Thanks for the kind words Richard!
I think the adaptability of a token model really depends. A few (in no way exhaustive) cases:
- If you have a governance token, then you could probably change your governance model (e.g., from linear voting to quadratic voting, or altering the weights of a quadratic voting system) if you have enough support for the model change.
- It’s possible, though probably not trivial, to change how a medium of exchange or staking tokens work. Depending on governance structure, this may be a unilateral decision or a decision made by token holders collectively. This would undoubtedly require substantial re-architecting of the system though, so as I said probably not trivial
- For currency tokens like Ether or Bitcoin, I think protocol updates like the one you mentioned are again possible but non-trivial. In the example you mentioned, “all” you’d need to do would be to get 50%+1 to agree to the change. That’s a straightforward proposition, but quite challenging to achieve in practice.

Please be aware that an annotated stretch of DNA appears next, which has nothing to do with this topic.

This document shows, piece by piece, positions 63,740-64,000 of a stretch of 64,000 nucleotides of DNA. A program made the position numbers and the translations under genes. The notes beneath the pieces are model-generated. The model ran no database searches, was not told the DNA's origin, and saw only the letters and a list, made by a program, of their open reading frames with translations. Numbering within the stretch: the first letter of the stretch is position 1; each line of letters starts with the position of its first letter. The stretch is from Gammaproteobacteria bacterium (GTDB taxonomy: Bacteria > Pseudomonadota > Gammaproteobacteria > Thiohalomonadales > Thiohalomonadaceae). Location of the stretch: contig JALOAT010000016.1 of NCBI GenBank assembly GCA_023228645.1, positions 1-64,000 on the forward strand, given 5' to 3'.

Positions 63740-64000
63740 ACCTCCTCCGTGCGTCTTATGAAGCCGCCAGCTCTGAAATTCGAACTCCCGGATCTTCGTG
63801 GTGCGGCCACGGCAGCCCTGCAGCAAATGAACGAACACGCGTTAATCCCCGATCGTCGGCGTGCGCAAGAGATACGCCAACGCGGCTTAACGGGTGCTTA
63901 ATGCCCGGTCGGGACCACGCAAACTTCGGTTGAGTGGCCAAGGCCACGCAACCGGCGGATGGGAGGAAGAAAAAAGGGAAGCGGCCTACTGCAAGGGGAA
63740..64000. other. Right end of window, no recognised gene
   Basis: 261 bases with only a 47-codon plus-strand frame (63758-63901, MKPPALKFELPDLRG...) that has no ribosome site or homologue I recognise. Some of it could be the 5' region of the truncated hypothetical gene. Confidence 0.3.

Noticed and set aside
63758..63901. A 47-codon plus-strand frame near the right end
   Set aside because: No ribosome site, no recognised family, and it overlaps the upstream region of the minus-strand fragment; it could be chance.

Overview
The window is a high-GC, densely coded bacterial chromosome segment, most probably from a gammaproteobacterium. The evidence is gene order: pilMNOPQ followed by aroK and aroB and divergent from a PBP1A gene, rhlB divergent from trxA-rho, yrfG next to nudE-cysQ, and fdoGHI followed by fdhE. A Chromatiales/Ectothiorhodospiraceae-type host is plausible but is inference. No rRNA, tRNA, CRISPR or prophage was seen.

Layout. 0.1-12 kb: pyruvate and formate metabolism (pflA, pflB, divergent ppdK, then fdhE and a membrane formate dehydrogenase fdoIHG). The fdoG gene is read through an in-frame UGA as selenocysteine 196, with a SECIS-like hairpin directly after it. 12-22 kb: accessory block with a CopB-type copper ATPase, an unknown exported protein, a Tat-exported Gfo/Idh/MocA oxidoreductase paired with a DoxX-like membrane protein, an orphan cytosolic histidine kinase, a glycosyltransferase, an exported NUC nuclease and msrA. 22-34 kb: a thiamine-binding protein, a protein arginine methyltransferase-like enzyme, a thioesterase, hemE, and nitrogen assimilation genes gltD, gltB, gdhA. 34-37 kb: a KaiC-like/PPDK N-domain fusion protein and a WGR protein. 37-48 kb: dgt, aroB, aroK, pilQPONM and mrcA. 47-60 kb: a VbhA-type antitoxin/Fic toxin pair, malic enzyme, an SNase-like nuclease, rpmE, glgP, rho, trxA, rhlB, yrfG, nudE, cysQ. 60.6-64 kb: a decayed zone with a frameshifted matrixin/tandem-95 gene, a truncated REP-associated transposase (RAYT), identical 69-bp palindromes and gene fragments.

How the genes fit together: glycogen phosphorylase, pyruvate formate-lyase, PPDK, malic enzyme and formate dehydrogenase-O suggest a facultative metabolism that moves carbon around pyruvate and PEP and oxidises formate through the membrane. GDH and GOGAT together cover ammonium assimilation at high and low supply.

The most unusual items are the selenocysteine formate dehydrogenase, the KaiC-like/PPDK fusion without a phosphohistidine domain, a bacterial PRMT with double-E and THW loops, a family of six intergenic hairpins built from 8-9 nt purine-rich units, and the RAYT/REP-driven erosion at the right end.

Your last question is an interesting one. I can’t claim to be an expert in debate about whether protocol updates should occur natively vs. via forking. My hot-take on it is that for model “tuning” it’s probably better to build that natively into the protocol, but for larger changes probably better via forking. But as I said definitely not an opinion I can stand by too strongly as I’m not the expert.